All of them, those in power, and those who want the power, would pamper us, if we agreed to overlook their crookedness by wilfully restricting our activities.
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The top spokesman for the Church of Scientology in Nevada, Arizona and Utah has defected from the church, causing considerable concern among Scientology officials.
Church officials are warned about her knowledge of dubious church activities, which may arouse the interest of the FBI.
Carol Garrity of Las Vegas has gone into seclusion and is shunning all direct contact with the church, a close friend of the former church official said. Garrity could not be reached for comment.
Church officials have confirmed Garrity left her post July 18, but said it was not known why. It is believed Garrity left the church after five years because a close friend became disenchanted and left.
She has retained the legal help of local attorney Kent Dawson and is seeking representation from Michael Flynn, a Boston attorney who has filed several suits on behalf of former Scientologists.
Last week, another source said, worried church officials came to Las Vegas and attempted to negotiate a censoring pact with Garrity's local attorney which provided that she would promptly get all the money she still had on account at the church in return for her silence.
Garrity turned down the offer.
Church officials are alarmed by Garrity's defection because she knows first-hand about several dubious tactics employed by the church against those it perceives as its enemies, the Review-Journal was told.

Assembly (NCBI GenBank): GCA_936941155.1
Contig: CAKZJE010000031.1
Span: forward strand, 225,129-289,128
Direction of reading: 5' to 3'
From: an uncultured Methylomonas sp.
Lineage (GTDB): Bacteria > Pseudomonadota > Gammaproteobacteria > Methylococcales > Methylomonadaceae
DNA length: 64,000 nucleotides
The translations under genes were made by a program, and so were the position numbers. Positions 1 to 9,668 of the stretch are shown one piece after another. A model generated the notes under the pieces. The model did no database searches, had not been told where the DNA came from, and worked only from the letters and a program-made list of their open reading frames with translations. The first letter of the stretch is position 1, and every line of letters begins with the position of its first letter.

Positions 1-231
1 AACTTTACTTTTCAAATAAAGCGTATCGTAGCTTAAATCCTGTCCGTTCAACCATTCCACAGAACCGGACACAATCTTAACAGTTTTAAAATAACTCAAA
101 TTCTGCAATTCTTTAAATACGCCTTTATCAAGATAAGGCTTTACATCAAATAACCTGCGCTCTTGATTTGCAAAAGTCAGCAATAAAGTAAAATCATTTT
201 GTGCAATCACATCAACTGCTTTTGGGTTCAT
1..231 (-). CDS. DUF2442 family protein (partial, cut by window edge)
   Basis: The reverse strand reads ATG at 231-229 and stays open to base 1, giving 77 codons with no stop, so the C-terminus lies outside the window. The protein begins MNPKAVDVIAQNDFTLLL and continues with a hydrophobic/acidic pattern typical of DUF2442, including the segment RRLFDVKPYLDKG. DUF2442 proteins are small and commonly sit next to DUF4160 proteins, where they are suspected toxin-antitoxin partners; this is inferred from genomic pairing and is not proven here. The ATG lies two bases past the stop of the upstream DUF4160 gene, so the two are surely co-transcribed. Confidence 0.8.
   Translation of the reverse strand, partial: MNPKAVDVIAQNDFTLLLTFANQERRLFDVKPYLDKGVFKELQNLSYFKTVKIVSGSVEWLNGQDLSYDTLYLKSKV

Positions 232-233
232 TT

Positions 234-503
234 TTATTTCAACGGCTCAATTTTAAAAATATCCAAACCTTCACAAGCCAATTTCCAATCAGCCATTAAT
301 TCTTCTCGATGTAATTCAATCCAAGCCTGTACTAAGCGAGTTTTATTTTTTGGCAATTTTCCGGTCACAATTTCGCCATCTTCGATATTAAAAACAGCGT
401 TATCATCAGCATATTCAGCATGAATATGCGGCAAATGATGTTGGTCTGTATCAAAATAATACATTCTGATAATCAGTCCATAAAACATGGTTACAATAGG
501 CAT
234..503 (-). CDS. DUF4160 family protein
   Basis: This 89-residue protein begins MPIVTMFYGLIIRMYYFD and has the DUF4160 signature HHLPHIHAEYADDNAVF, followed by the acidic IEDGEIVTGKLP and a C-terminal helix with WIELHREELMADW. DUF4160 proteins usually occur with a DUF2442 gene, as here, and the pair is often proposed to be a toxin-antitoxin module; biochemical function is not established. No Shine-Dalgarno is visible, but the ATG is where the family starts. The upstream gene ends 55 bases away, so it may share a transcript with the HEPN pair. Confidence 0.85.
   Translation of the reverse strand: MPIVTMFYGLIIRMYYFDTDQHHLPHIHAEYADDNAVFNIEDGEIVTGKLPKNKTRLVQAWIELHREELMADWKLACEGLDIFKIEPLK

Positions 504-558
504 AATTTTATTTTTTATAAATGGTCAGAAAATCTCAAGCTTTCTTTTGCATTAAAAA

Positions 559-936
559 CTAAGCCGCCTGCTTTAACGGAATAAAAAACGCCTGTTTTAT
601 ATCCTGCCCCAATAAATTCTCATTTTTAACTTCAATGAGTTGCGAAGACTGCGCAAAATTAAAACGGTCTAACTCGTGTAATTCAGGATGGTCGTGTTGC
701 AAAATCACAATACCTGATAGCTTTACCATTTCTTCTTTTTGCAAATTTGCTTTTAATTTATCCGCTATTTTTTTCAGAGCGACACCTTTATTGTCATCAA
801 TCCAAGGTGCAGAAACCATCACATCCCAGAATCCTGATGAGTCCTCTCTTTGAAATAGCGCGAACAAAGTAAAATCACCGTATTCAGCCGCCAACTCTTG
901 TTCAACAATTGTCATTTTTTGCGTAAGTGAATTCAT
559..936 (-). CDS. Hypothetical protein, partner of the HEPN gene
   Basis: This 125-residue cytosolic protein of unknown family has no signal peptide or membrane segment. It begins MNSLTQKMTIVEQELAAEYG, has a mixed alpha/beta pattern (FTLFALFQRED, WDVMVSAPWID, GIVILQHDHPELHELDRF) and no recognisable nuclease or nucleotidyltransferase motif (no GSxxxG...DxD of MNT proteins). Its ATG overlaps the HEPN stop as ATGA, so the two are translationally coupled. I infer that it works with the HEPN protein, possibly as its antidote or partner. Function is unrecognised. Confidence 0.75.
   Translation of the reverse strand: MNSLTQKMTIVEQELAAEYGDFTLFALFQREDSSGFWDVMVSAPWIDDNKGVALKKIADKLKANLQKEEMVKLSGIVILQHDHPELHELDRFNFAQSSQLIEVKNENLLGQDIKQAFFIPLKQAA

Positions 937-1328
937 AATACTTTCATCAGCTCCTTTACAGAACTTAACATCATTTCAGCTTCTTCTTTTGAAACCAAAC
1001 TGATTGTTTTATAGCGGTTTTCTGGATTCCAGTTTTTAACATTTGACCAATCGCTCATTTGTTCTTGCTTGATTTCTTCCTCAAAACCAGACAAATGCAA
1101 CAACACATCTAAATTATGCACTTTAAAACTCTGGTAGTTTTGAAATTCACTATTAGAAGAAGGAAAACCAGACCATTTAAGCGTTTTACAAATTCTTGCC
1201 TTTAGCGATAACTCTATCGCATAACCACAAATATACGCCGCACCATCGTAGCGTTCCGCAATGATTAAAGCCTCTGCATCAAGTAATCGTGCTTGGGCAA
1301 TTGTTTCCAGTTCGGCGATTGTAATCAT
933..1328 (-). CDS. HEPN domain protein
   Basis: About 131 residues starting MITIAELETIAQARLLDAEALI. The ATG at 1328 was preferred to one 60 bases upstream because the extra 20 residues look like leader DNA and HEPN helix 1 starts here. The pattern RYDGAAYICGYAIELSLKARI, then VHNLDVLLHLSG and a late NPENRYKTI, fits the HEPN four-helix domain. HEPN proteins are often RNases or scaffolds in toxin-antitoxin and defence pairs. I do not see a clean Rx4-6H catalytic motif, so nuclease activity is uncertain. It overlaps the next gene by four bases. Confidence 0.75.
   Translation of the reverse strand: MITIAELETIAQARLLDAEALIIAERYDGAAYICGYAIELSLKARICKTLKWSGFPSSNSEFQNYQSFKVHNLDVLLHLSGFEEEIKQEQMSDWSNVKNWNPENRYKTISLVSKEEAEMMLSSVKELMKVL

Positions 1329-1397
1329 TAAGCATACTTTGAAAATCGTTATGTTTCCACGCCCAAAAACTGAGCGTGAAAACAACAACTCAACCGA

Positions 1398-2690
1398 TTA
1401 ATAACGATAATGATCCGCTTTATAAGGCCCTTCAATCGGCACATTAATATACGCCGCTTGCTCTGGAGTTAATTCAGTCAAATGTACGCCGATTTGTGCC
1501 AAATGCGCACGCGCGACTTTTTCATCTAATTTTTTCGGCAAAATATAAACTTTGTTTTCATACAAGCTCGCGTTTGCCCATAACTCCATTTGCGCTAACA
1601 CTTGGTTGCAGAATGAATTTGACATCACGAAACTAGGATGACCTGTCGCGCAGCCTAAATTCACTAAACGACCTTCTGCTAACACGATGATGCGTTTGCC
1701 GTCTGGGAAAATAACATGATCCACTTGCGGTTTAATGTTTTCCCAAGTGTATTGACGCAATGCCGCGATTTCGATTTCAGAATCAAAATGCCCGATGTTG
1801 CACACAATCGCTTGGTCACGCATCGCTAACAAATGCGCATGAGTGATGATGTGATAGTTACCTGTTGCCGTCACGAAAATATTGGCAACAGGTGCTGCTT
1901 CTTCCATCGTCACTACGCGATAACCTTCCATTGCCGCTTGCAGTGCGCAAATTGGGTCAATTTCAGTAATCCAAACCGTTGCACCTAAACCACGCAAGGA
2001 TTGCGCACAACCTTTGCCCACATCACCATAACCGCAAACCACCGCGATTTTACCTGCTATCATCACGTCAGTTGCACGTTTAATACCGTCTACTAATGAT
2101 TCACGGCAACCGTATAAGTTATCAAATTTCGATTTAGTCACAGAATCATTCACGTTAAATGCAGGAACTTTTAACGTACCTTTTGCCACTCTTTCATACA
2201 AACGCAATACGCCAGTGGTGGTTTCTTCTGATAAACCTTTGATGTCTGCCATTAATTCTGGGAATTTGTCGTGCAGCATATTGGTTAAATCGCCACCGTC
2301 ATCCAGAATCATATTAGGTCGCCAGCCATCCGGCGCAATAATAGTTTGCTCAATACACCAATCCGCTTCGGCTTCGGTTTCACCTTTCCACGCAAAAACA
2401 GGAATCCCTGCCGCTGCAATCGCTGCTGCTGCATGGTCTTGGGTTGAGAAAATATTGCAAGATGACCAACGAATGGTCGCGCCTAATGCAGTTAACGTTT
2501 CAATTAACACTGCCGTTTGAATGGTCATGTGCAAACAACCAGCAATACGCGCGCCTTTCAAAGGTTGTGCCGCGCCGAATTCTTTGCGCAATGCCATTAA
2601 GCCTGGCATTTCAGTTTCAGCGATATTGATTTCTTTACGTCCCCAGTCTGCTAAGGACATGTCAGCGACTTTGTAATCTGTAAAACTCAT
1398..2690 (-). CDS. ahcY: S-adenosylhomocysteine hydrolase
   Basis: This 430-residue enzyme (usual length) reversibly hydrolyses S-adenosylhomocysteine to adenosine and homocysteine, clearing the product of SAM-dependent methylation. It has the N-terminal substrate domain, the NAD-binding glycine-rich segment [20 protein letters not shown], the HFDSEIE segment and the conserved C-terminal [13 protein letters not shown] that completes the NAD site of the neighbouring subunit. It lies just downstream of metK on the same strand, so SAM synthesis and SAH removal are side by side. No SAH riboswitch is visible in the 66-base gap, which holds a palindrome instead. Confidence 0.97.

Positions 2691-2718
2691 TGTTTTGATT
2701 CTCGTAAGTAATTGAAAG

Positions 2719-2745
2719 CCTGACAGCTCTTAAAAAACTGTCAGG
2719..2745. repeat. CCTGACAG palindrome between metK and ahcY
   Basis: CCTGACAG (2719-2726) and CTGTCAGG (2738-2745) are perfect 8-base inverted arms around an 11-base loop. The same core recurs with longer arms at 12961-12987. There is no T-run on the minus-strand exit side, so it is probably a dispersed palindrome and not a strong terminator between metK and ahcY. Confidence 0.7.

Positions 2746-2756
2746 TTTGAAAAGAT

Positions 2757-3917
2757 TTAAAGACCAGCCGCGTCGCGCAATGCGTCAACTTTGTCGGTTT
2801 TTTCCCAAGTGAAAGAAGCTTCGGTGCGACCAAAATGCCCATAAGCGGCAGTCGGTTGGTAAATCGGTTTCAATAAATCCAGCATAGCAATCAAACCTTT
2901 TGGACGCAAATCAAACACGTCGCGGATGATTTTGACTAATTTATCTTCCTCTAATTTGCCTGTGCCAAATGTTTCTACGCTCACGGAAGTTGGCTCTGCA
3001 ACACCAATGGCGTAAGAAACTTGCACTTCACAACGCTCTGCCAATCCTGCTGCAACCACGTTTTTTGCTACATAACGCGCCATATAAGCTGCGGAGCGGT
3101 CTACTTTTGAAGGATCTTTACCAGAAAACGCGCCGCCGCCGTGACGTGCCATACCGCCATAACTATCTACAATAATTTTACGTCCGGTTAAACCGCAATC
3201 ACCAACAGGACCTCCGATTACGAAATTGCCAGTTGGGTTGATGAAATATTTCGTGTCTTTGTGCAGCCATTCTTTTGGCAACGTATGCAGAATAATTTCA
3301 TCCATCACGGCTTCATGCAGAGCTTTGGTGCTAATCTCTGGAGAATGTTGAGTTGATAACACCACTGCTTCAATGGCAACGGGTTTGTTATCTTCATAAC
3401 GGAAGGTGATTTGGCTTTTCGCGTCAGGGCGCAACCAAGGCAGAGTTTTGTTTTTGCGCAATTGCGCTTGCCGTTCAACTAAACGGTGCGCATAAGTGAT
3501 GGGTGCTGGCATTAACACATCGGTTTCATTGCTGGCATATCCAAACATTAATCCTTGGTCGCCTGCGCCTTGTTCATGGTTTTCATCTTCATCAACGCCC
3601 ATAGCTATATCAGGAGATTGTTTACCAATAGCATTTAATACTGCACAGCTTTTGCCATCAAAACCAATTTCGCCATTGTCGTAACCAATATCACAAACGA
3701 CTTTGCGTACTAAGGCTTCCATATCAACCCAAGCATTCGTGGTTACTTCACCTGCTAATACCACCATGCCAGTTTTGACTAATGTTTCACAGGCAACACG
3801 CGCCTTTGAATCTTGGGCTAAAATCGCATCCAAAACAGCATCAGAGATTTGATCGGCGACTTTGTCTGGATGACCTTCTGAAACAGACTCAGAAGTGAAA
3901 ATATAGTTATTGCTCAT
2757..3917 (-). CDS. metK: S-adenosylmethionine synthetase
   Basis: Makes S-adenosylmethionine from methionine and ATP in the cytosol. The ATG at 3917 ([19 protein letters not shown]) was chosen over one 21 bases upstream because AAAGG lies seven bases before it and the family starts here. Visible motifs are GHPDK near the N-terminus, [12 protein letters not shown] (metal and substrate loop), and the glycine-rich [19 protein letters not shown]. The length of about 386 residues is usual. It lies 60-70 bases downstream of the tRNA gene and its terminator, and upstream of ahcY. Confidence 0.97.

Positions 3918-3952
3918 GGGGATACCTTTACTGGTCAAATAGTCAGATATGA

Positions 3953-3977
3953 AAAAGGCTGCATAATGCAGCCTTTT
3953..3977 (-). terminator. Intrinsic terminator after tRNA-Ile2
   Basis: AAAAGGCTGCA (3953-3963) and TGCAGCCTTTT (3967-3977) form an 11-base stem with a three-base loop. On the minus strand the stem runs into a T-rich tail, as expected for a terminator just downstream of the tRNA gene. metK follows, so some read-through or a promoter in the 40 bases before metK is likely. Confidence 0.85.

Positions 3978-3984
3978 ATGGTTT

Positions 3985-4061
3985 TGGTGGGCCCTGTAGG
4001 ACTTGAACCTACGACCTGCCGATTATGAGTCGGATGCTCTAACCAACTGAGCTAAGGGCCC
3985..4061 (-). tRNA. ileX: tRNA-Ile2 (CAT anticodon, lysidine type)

According to the source, she can testify the church has conducted spy operations against ex-Scientologists from Las Vegas and performed background checks on the Review-Journal's city editor and managing editor and the Donrey Media Group vice president. The Review-Journal is a Donrey publication.
The operations conducted against the dissidents were allegedly aimed at Eddie Walters and about 30 other former Scientologists in the Las Vegas area. Walters, who was at one time one of the most highly trained Scientologists in Las Vegas, left the church about two years ago with 14 other dissatisfied members.
The exodus prompted a major shakeup at the Vegas branch of the church.
The background checks of Review-Journal executives came after a negative article on the church was published two years ago, according to the source close to Garrity. The background of City Editor Sherman R. Frederick, the writer of the article, was conducted by local church information collectors.
After his background checked "clean," the church investigators conducted a background check on Managing Editor Mary Hausch and Donrey Vice President Fred Smith. They also showed "clean" backgrounds and the operations were filed and classified a "bust," the source said.
The Review-Journal subsequently published two other articles on the church, both of which were considered negative by the church.
Frederick has been labeled a "suppressive person" by the church, which means he "actively seeks to damage Scientology ... by suppressive acts," according to the source.
Church spokesman Vaughn Young of Los Angeles said the allegations regarding the spy operations were "not being denied" but will be addressed in a soon-to-be-filed court document.
Concerning the background investigations conducted on Review-Journal executives, Young said he could not confirm they took place.
But if they did, there was nothing wrong with them, he said.
"I do this all the time with everybody I work with. To me this is the same thing as you (a reporter) going to a morgue file. It is a very standard procedure," he said.